One great thrill of starting High School was the chance to do woodwork. This was something quite magical. We had to wear aprons to protect our uniforms and we were ushered into the woodwork room. Another old outbuilding of the mansion, it was situated against the ginnel wall. The workshop was, if my memory serves me well, single storey and very old then. It was adjacent to another workshop, where more advanced work took place. Between the two was a wood store and what I remember most was the smell. It had a very distinct odour of wood and French polish, which even now is quite vivid. There were a number of well-used wooden work benches with two vices on each and I seem to believe that only half the class were in each work group, but I could be wrong.
First lessons were basic house rules. Instructions had to be followed to the ‘T’ and when the teacher said ‘Tools Down’ everyone had to safely put the tools down on the bench, stop what they were doing and listen. I was desperate to get started, as were most of the rest of the class. Our first project, I have discussed this with my younger brother, Stuart, was to make what I thought it was a seed dibber, but he remembers it as a plant name tag. Whatever they were, they looked the same and were made from a small piece of wood. We had to use a tenon saw, a saw board and I seem to remember that there wasn’t a lot of work involved, apart from a great deal of sanding the rough edges. Our work was regularly inspected and each stage was followed to the letter, but somehow the finished articles demonstrated a lot of variation. This initial project took a few weeks to complete and eventually we took our achievements home to adoring and suitably impressed mothers. I think that both mine and my brother’s offerings ended up in the garage with assorted gardening equipment. My older brother went to Harehills County Secondary and he made a small tool box. It had a built-in handle and two compartments for nails and screws. It was in our garage in Gipton Wood Crescent for many years and then moved when my mother did to Shadwell Lane, where it took up residence in her garage and remained there until she passed away. His box was quite impressive and useful. The dibber/plant labels were never put to any practical use, but were prized for many years.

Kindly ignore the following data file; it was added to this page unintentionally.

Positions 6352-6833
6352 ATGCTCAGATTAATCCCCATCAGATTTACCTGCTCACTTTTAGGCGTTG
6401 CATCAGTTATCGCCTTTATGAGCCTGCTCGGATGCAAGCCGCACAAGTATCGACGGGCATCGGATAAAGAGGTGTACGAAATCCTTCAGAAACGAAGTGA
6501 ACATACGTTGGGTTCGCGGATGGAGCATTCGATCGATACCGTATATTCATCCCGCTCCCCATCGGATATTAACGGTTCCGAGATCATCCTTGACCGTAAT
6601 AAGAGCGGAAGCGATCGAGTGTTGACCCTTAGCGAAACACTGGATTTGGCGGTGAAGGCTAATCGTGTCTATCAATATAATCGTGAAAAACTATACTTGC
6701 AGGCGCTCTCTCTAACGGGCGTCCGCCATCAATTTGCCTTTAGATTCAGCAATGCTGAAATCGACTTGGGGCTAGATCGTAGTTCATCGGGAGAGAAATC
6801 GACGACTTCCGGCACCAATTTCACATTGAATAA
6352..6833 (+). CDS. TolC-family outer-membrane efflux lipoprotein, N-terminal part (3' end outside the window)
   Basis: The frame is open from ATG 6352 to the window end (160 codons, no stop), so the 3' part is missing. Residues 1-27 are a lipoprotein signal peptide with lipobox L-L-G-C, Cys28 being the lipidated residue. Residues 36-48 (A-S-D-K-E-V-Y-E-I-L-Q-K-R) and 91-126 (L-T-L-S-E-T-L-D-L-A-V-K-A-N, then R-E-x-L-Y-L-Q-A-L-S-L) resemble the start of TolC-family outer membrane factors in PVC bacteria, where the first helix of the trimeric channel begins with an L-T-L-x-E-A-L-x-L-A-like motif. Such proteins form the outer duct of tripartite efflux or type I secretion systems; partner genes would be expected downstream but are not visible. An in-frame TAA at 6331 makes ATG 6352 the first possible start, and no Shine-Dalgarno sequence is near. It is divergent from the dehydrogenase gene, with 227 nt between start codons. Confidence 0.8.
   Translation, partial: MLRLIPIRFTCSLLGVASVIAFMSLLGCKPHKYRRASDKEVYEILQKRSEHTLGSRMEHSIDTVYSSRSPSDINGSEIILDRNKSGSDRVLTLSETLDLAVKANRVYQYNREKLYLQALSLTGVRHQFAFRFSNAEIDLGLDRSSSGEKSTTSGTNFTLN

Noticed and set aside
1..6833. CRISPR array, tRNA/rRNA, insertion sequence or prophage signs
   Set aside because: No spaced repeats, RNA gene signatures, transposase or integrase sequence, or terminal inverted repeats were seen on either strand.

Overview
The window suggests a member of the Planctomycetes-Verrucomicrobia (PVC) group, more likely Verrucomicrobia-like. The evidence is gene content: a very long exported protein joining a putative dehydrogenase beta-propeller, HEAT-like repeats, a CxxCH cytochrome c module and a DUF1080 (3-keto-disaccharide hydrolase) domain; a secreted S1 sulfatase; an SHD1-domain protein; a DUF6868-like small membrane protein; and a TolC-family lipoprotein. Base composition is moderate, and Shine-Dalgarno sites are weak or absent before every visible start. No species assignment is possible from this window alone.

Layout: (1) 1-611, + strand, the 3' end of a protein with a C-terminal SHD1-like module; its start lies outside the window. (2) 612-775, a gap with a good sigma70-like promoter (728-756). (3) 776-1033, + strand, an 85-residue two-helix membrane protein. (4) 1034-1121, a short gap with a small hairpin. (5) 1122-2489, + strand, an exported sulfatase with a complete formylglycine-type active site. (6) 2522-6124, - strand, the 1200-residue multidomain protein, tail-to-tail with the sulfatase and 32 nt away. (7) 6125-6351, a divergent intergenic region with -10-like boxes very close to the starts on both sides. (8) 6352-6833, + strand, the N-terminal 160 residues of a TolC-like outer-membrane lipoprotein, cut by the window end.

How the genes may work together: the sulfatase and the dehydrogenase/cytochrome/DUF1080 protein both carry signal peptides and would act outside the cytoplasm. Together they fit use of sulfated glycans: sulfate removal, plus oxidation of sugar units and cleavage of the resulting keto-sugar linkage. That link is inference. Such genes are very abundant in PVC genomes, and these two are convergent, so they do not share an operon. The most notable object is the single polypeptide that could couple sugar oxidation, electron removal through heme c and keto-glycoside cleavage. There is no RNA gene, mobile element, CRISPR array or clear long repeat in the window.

My next project was to make a stool. I think it was Mahogany and it was very heavy. We had started to learn about wood joints and the stool required mortise and tenon joints. We had a plank Mahogany and had to cut it into the pieces of the required size. Scribes were used to scratch guide lines and we used the hand saws to cut the pieces. Woe betide anyone who made a mistake cutting the pieces, as wood was not to be wasted. It was a labour of love. Holes (mortises) had to be cut and chiselled out and the tenon, the piece that slotted into the hole, cut precisely to size. Now the joint should, in theory, fit together perfectly, allowing no wobbling and be at right angles so that the stool sat true. The slow tedious business was supervised by a teacher with never ending patience. Wooden mallets were used to make the joint fit snugly, too loose and it was a disaster, too tight and you couldn’t get them apart again. Eventually we reached the fun side of it all. We had to glue the finished pieces together after they had been sanded smooth and the glue was some evil concoction that had to be heated until it melted and then was brushed onto the tenon and into the mortise. All the pieces had to be pushed together before the glue set and surplus glue cleaned away. A bit more sanding, for some, some filling, and then we were up to French polishing. We brushed, sanded and added layers until the stools were finished.